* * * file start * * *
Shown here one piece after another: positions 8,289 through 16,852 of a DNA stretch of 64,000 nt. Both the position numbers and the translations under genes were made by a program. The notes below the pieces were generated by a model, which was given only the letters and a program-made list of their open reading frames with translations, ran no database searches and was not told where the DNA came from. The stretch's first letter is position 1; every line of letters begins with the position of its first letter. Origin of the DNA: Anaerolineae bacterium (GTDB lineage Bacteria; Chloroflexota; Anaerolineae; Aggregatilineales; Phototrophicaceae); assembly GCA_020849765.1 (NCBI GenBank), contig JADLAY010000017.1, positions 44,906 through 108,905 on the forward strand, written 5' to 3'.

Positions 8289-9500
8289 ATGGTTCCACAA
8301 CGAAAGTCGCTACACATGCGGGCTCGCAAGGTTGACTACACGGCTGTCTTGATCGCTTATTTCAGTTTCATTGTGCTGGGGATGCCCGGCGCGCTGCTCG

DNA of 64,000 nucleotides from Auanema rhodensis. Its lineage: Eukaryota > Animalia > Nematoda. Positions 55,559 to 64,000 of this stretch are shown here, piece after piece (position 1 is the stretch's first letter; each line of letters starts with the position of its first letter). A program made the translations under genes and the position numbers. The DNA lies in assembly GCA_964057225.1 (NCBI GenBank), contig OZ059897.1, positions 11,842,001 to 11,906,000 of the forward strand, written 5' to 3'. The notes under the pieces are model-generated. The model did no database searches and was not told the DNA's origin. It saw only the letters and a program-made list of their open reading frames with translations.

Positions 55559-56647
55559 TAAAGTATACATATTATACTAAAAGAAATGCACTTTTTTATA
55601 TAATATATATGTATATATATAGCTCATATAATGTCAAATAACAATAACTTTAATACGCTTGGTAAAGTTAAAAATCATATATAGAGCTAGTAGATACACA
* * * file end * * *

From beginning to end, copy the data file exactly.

Shown here one piece after another: positions 8,289 through 16,852 of a DNA stretch of 64,000 nt. Both the position numbers and the translations under genes were made by a program. The notes below the pieces were generated by a model, which was given only the letters and a program-made list of their open reading frames with translations, ran no database searches and was not told where the DNA came from. The stretch's first letter is position 1; every line of letters begins with the position of its first letter. Origin of the DNA: Anaerolineae bacterium (GTDB lineage Bacteria; Chloroflexota; Anaerolineae; Aggregatilineales; Phototrophicaceae); assembly GCA_020849765.1 (NCBI GenBank), contig JADLAY010000017.1, positions 44,906 through 108,905 on the forward strand, written 5' to 3'.

Positions 8289-9500
8289 ATGGTTCCACAA
8301 CGAAAGTCGCTACACATGCGGGCTCGCAAGGTTGACTACACGGCTGTCTTGATCGCTTATTTCAGTTTCATTGTGCTGGGGATGCCCGGCGCGCTGCTCG

DNA of 64,000 nucleotides from Auanema rhodensis. Its lineage: Eukaryota > Animalia > Nematoda. Positions 55,559 to 64,000 of this stretch are shown here, piece after piece (position 1 is the stretch's first letter; each line of letters starts with the position of its first letter). A program made the translations under genes and the position numbers. The DNA lies in assembly GCA_964057225.1 (NCBI GenBank), contig OZ059897.1, positions 11,842,001 to 11,906,000 of the forward strand, written 5' to 3'. The notes under the pieces are model-generated. The model did no database searches and was not told the DNA's origin. It saw only the letters and a program-made list of their open reading frames with translations.

Positions 55559-56647
55559 TAAAGTATACATATTATACTAAAAGAAATGCACTTTTTTATA
55601 TAATATATATGTATATATATAGCTCATATAATGTCAAATAACAATAACTTTAATACGCTTGGTAAAGTTAAAAATCATATATAGAGCTAGTAGATACACA